Hiking the Himalaya: Then and Now

Hiking the Himalaya: Then and Now

Valerie Parkinson has been leading Exodus adventures for 32 years. Whilst her enthusiasm for the mighty Himalaya has stayed constant, many of the other aspects of travelling in this mountain range have changed dramatically in that time.

Valerie Parkinson

“When I was first a leader there were no lodges or tea houses,” Valerie recalls of her earliest trips. “There were no hot showers or Wi-Fi or Mars bars or coca cola. When you were trekking, you were wild camping.” These days things in Nepal are more readily available – teahouses dot the trails, and though still fairly basic, come equipped with electric lights and charging points in the common room along with surprisingly well stocked tuck shops. Along the route to Everest or Annapurna, some even come with solar powered showers.

Valerie Parkinson

These days there are enough excited trekkers coming to these peaks to support numerous small businesses. Where once there were only small villages, there are now thriving economies catering to the tired trekkers’ every need. “I remember when Namche Bazaar was a small village,” Valerie says. “Now it has 54 lodges and great coffee shops.” In fact, the coffee shops and bakeries in Namche Bazaar feel like odd pockets of Shoreditch lost halfway up a mountain – you can even find familiar brands like Illy coffee on sale along the twisty, cobbled streets.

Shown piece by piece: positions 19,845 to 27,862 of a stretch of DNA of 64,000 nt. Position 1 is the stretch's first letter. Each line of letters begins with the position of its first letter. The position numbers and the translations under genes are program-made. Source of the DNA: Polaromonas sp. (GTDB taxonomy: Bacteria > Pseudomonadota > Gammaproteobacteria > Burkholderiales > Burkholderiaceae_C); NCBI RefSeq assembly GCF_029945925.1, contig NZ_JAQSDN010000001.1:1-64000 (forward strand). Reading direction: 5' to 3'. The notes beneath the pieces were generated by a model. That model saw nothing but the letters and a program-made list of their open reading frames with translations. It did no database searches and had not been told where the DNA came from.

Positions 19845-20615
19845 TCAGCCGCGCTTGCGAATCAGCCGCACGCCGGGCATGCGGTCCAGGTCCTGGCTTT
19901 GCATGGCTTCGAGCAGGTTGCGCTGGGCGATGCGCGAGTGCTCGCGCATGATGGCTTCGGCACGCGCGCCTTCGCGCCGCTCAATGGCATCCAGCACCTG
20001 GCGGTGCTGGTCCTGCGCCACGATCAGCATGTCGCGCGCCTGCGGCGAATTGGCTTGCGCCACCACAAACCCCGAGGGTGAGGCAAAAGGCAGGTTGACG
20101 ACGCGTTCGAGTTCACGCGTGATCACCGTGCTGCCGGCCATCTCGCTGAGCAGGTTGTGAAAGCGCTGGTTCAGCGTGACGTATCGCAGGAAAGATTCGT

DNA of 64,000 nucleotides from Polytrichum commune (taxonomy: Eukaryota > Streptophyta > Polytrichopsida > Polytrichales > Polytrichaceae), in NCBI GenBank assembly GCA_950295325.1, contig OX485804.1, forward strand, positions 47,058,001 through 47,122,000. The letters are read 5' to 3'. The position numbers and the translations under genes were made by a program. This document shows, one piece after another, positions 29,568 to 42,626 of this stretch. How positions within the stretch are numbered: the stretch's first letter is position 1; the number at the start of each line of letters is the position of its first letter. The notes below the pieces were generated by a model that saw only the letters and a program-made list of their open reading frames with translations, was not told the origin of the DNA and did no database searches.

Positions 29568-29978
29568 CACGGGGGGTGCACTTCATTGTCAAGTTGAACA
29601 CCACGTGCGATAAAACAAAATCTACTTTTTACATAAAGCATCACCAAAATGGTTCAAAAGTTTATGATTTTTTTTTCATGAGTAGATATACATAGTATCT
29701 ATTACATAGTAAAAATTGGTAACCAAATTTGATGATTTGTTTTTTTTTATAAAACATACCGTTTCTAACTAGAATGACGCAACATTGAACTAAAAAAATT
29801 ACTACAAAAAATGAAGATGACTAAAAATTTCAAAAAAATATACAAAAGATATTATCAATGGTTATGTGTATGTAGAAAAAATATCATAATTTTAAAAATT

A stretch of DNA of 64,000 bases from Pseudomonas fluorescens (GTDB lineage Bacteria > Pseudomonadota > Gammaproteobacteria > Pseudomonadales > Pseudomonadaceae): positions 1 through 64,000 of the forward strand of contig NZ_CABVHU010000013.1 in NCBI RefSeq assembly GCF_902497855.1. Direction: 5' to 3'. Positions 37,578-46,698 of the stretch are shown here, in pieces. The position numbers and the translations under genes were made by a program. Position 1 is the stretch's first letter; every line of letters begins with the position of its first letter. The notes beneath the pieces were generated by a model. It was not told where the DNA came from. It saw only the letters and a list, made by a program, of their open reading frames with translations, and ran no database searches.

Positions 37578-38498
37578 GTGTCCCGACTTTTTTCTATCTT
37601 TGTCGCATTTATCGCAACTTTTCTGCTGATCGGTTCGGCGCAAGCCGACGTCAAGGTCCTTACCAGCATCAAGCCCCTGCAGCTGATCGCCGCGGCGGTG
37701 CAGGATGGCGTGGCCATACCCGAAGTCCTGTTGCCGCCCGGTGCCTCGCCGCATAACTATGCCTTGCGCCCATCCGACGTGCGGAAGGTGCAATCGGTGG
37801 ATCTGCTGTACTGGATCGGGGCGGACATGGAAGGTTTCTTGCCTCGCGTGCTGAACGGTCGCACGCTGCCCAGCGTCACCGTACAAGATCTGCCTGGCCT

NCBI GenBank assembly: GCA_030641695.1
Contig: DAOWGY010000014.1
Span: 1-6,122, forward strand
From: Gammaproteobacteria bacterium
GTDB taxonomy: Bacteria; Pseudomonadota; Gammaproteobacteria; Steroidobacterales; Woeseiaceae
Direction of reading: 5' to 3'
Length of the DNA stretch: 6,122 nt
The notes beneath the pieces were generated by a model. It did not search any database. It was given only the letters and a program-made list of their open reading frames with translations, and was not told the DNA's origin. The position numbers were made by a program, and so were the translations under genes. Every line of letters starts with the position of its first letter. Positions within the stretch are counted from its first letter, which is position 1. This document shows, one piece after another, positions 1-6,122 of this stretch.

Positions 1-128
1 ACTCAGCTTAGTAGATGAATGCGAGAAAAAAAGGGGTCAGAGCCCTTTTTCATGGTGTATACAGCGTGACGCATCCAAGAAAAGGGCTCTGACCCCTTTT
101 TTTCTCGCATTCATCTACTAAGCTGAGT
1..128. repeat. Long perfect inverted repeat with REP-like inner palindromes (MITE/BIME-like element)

Valerie Parkinson in Tibet, 1989

“You can still find wild camping sometimes in the Indian Himalaya.” She adds, with a little glint in her eye. The stark, rocky moonscape of the Indian Himalaya is sparsely populated, and only by camping can you get access to some of the most remote and dramatic places. It attracts fewer visitors than Nepal’s bucket list routes, and as Valerie says, “It is still possible to find off the beaten track trekking. You can still find wild camping sometimes, in the Indian Himalaya.”

Valerie Parkinson on Stok Kangri, 1993

“The facilities have changed over the years on the popular trekking routes, but the mountains are still the same,” Valerie confirms. When it boils down to it, the essential appeal of being surrounded by staggering peaks is still there. The main draw, the reason people come here, remains immutable: these are the most spectacular mountains on the planet. No coffee shop is going to take precedent over that.

Vintage photo of the Himalaya

“However great the modern facilities are,” Valerie concludes, “Nothing can beat a flight over the Himalaya, whether you’re going to Leh or Lukla. That burst of adrenaline that an adventure is about to begin is unbeatable.”

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